Don’t try to write a bestseller or be a modern-day Shakespeare. Simply write your best. Take chances. Push. Make bold moves.
If you’re committed to being the best you can be, you’ll achieve your best. If you’re halfhearted, you’ll only be that. I’m not saying that if you commit yourself 100 percent, you’ll sell a million copies, but I can promise you’ll be the best writer you can be.
How bad do you want to be the best you can be? If you’re put off by distractions, you’ll find more than you need. You have responsibilities, bills, people pulling on you; you have enemies, friends, and bosses. Ultimately, you have priorities. Decide what’s important to you. You will always make time to do what you really want to do.
If your goal is to be the best you can be, you can arrive there every day. Let’s say you’ve never written or published anything. The best you can do without any experience, without having an in with the editor, without running on the inside track, is to just turn on your computer and start keyboarding—cranking out the pages you need to meet your daily production goals. Decide what you want to write and do it.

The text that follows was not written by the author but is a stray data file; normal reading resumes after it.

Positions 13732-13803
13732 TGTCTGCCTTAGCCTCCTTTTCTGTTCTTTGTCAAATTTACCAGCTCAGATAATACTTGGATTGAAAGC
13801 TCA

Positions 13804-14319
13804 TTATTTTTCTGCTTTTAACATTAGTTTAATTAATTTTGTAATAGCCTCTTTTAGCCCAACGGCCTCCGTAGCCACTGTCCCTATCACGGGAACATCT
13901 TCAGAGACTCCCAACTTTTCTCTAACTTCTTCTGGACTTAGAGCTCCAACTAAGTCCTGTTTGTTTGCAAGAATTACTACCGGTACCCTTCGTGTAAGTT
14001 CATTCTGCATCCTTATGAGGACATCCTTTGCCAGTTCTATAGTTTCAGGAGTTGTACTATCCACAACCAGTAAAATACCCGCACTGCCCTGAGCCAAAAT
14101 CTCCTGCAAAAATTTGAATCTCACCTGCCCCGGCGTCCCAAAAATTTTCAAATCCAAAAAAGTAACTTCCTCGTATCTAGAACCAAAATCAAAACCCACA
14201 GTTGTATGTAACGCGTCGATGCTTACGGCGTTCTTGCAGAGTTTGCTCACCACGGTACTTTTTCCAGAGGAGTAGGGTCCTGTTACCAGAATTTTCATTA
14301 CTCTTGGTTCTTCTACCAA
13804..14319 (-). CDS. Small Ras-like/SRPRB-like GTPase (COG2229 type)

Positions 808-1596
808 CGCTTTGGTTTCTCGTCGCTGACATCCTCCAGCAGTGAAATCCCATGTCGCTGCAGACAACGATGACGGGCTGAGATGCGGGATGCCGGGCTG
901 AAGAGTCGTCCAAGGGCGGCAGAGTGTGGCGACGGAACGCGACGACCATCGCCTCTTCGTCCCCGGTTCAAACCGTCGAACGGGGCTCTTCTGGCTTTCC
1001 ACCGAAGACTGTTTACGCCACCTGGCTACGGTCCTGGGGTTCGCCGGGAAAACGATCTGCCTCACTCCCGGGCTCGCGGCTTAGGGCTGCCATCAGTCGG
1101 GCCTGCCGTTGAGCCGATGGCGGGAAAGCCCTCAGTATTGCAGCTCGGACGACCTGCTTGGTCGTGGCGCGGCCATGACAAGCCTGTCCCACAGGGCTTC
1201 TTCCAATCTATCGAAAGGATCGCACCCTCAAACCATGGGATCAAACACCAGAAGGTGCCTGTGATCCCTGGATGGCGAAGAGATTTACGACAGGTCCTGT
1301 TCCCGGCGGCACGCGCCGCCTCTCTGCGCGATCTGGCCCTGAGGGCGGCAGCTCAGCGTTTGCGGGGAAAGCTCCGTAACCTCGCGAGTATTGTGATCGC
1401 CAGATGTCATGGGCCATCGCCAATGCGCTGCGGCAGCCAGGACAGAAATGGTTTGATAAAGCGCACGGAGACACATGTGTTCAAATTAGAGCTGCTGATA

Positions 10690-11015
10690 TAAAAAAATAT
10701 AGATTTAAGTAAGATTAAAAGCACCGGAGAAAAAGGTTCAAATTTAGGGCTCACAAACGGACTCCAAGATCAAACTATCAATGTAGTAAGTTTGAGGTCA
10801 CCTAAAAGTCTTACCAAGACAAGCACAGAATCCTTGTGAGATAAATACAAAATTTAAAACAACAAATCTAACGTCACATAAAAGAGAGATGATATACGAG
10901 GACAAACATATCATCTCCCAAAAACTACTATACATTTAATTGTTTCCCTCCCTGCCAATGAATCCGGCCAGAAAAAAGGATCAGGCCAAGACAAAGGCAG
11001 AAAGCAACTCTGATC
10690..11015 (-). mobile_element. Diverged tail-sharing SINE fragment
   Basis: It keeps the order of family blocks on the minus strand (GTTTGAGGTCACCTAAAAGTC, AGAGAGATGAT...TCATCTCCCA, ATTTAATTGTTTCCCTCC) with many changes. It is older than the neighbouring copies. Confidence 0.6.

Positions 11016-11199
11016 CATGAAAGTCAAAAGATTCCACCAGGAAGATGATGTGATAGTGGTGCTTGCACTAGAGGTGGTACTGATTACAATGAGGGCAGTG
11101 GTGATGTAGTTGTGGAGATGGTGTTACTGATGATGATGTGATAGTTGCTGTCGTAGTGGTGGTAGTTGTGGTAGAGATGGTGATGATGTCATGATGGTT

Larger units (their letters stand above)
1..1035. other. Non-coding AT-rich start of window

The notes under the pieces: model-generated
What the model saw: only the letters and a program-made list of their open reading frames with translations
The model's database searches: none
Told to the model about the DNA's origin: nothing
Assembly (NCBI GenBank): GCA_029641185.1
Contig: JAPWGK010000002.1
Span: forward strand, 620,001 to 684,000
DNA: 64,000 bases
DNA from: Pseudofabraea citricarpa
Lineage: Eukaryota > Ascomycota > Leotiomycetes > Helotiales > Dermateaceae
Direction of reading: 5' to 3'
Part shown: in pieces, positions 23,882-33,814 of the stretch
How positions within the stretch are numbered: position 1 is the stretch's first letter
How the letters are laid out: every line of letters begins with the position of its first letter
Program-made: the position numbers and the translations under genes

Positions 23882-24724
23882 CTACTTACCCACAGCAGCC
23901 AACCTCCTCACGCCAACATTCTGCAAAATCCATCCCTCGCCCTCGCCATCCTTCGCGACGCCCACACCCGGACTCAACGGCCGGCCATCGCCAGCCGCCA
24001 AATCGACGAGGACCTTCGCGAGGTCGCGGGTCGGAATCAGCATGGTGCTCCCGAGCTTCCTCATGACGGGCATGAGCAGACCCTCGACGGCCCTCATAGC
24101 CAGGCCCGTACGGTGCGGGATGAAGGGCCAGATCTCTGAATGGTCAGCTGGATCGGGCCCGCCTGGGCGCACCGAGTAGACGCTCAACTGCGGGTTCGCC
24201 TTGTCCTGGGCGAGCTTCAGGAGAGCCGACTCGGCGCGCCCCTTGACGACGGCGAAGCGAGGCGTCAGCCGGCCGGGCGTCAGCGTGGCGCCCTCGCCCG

The next day you might come up with a great idea, but find your writing is loose. That’s okay, if it’s the best you can do. If you’ve never written anything before, start writing a sentence. Then write a paragraph. Each paragraph needs to hold together, to make sense. Master the paragraph and then write a whole page.
When I agree to do a piece of writing, even a column for a free newsletter, I give it my all, the same as I do for a book with a seven-figure advance. Regardless the payment, my name will appear on the piece, and I don’t want the reader to see a difference in quality between a piece I was paid highly for and a piece I did for less.
Jerry B. Jenkins is the author of more than 180 books, with sales of more than 70 million copies, including the best-selling Left Behind series. Visit him online.
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